• In March, Radio Nouvelle Génération journalist Robenson Casseus received anonymous telephone death threats after he refused to change his broadcasts to support an opposition political party. He was attacked and beaten, and his house was burned down in an arson attack.
  • In December, two men were found guilty by a criminal tribunal of the murder in 2001 of journalist Brignol Lindor. However, the identities of those responsible for instigating the killing remained unknown at the end of the year.

Human rights defenders

  • Human rights defenders and activists continued to receive threats from state agents and private individuals. Some cases of kidnapping with clear political connotations were reported.
  • In October, Dérilus Mérilus and Sanièce Petitphat, both members of the Human Rights Committee in Savanette received death threats from relatives of the alleged perpetrator of a rape after they assisted the victim in making a complaint.
  • In August, Lovinsky Pierre-Antoine, the head of the 30 September Foundation, was abducted. His whereabouts remained unknown at the end of the year. He had worked to end impunity for past abuses and to obtain reparation for victims of human rights violations under the military government (1991-1994).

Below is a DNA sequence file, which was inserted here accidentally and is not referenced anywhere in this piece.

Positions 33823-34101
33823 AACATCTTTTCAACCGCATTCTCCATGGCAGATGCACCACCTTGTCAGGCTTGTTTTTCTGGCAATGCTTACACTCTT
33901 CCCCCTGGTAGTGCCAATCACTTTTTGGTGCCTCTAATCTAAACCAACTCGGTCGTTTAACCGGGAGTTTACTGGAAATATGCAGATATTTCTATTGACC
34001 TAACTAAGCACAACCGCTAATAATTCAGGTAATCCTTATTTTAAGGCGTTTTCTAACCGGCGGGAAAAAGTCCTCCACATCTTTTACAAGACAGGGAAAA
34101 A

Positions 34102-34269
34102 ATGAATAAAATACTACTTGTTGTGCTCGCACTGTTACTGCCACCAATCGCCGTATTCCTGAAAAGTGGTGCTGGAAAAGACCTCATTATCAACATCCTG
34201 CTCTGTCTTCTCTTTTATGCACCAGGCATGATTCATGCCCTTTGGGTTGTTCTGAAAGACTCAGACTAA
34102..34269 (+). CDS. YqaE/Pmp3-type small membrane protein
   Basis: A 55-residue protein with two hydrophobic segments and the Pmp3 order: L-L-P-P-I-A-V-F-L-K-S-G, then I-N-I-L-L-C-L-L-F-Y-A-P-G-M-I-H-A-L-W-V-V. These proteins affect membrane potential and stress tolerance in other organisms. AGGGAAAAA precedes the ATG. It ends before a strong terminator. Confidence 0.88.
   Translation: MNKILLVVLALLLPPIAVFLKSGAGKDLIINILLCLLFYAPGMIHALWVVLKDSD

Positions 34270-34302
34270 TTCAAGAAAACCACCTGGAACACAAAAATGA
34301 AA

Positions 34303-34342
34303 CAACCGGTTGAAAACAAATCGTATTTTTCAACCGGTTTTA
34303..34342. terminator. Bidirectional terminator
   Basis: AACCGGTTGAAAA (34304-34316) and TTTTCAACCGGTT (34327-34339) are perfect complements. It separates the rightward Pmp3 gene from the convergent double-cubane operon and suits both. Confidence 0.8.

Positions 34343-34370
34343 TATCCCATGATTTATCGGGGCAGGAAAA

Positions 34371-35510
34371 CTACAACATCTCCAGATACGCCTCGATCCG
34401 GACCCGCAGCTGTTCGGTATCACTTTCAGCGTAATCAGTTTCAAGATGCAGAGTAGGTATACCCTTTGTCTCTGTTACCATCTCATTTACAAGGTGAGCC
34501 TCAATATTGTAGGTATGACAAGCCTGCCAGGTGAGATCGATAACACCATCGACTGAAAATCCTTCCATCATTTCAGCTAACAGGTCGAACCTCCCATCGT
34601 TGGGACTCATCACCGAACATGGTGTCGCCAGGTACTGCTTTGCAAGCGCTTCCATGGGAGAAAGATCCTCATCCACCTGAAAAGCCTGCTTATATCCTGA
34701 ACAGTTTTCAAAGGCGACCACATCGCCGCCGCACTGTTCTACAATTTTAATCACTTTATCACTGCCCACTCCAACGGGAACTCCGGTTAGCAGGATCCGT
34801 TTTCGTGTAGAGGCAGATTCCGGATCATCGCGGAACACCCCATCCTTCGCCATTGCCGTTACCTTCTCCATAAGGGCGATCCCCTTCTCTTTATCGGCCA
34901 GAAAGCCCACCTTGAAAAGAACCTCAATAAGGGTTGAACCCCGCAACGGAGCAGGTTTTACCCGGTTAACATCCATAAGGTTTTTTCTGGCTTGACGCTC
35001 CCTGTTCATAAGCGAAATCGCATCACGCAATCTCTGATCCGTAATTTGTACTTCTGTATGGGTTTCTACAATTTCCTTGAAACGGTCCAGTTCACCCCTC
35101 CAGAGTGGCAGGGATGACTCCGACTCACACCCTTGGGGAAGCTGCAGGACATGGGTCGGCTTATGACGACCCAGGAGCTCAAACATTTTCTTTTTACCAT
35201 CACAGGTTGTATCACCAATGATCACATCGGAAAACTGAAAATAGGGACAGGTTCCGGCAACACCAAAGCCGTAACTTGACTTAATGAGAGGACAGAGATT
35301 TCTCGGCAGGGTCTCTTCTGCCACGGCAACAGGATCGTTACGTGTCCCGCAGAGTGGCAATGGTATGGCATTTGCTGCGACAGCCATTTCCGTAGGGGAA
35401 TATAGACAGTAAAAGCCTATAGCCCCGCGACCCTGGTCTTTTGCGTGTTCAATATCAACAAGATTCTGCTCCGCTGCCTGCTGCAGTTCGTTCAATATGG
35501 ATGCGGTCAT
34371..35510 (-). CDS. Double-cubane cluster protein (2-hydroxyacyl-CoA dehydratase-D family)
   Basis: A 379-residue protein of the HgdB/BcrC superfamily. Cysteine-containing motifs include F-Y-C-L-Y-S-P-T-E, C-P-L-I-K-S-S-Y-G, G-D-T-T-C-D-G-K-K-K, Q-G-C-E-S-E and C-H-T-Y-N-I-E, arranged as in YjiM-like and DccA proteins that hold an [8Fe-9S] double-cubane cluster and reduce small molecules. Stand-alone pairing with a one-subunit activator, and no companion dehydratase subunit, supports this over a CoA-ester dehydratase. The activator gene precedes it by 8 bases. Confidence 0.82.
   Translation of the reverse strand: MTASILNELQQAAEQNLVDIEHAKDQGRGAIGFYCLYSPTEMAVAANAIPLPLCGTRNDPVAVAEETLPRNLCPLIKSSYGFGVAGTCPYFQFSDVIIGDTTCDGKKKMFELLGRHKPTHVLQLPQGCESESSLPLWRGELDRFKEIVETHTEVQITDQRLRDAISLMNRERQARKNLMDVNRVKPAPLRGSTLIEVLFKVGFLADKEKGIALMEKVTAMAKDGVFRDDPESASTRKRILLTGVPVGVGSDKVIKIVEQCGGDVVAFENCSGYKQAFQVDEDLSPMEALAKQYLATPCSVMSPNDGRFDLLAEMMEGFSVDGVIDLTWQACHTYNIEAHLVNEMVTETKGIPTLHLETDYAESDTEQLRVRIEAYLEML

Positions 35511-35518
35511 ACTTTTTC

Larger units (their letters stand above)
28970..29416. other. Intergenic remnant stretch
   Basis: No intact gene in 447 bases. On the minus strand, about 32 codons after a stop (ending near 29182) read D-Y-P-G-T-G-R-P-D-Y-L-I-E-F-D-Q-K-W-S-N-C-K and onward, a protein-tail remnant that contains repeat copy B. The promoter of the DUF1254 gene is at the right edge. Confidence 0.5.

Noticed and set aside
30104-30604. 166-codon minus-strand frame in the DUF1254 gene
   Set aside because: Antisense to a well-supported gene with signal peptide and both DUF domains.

Children’s rights

Children’s access to education was limited by the impact of poverty, violence and high education fees. UNICEF estimated that nearly 500,000 children were out of school in Haiti.

Corporal punishment in schools was prohibited but its use continued to be reported.

According to data from women’s and health organizations, nearly half of all cases of rape and sexual violence reported affected Haitian girls under 17 years of age.

Up to 175,000 children were involved in domestic labour and were for the most part out of school and many were reportedly subjected to abuse and corporal punishment.

The detention of children as young as 10 in prison facilities breached national laws and international standards.

There were several reports of children in orphanages being sexually abused and trafficked.